You are browsing the archive for 2014 November 28.

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What People Abroad Really Think of Americans

November 28, 2014 in Blogs

By Bess Rattray, Salon

Living in a small Canadian town taught me the near-obsession of outsiders' scorn. Finally, I'm ready to push back.

We litter. We are loud. We are fat. We eat standing up. We drive aggressively. We don’t make eye contact. We don’t open doors for people. We rush. We are rude to wait staff in restaurants. We are prone to domestic violence. We are spoiling for a fight. We put our nose into others’ business. We are sanctimonious. We think we won the War of 1812. We manufacture bad cars, brew bad beer and eat flavorless potato chips. We won’t stop waving the flag. We are bad sports, especially during the Olympics. We think we are the center of the universe, and that money entitles us to everything. But the worst of our sins? We brag—nonstop.

These are just a few of the charms of Americans, according to my friends and neighbors just north of the border. It’s been five years since I married a boat builder and moved from New York City to a tiny, briny town on Nova Scotia’s lobster coast, and for five years I have gritted my teeth and smothered my indignation.

I hear these kinds of extempore critiques constantly—in jests and jibes, in casual conversations at the hair salon, the bookstore, the coffee shop, the day-care walkathon. My Nova Scotian friends and neighbors are not at all shy about sharing their observations and opinions with me, even though they know perfectly well that I am the devil that lives among them. They seem to enjoy it, in fact. They get a twinkle in their eye.

A few weeks ago, at a bachelorette party, I asked a few of my fellow townsfolk to share any further attributes they don’t like about Americans—“Come on! Don’t be shy”—and they were only too delighted to lengthen the list: Our schools are no good; we don’t know how to dress for cold weather; we are incapable of laughing at ourselves; our smiles look fake …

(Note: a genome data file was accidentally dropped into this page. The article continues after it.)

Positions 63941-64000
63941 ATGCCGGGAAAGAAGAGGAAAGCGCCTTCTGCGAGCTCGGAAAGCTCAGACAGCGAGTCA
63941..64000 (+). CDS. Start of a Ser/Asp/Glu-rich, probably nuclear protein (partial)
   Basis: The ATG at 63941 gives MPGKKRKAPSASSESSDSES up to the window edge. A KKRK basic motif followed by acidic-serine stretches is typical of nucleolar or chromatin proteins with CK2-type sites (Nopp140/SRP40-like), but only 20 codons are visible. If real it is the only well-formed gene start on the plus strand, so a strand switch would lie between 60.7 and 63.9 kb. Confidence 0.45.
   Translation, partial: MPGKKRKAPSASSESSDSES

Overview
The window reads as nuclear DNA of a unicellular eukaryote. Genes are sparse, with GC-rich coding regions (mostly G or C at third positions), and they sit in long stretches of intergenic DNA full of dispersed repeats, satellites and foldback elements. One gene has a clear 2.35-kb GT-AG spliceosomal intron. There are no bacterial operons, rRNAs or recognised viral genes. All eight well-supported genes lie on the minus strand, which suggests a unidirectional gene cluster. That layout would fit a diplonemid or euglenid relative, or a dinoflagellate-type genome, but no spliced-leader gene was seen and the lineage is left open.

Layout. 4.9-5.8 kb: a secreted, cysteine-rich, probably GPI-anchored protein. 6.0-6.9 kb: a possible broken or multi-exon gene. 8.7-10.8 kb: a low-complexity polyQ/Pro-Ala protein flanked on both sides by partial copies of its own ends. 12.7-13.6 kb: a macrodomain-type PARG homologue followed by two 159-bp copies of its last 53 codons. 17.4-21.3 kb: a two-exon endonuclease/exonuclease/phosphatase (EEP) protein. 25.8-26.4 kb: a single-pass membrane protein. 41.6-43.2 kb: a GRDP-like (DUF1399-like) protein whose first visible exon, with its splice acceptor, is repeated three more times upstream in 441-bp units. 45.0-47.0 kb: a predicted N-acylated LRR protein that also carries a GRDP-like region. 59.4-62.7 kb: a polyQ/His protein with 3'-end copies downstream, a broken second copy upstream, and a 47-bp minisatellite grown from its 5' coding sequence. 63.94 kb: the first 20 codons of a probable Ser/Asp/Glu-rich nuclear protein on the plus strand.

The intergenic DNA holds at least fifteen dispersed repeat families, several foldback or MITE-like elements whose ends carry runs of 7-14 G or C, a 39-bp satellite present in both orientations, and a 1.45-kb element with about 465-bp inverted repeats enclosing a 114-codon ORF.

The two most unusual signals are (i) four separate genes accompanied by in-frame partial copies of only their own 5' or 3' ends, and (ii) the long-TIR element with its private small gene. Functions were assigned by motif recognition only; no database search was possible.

This is the boondocks—proudly so—and in the boondocks, if you want to know what’s on everyone’s mind, you go on …read more


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DON JON (a libertarian take on sex addiction and the media)

November 28, 2014 in Blogs

By Political Zach Foster

Troubled actor tells “Dazed” magazine, a woman whipped, stripped and raped him.

The actor Shia LaBeouf has claimed a woman raped him during the performance of his one-man art piece #IAMSORRY earlier this year.

Speaking to Dazed magazine in an email interview, he wrote: “One woman who came with her boyfriend, who was outside the door when this happened, whipped my legs for 10 minutes and then stripped my clothing and proceeded to rape me.”

#IAMSORRY consisted of LaBeouf sitting silently with a paper bag on his head, bearing the legend “I am not famous anymore” – members of the public queued to be able to sit in front of him in the one-on-one piece. It ran for five days in February at a Los Angeles gallery.

LaBeouf said that news of the incident “travelled through the line” of people waiting, and reached LaBeouf’s girlfriend. “When she came in she asked for an explanation, and I couldn’t speak, so we both sat with this unexplained trauma silently. It was painful.”

The piece was part of a wider series of performance art events by the actor, triggered by what he calls a “genuine existential crisis” after he was accused of plagiarism when he lifted portions of a Daniel Clowes short story for a film he was working on. LaBeouf wrote streams of bizarre tweets, quoting notorious apologies from famous individuals, and hired a skywriting plane to etch an apology across the Los Angeles sky. He also wore a paper bag to the Berlin premiere of Lars Von Trier’s film Nymphomaniac, and said he would be retiring from all public life.

In the Dazed interview, LaBeouf seems to regret some of these responses, saying: “I am a deeply ironic, cynical person. I was raised on The Simpsons and South Park, it’s my default setting… [our generation] want to change things, we want to have hope, we just don’t know how or where to look.”

Of the assertion he would withdraw from public …read more


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Watch a Home-Schooler Mom Go Through a Science Museum and Destroy Evolution

November 28, 2014 in Blogs

By David Ferguson, Raw Story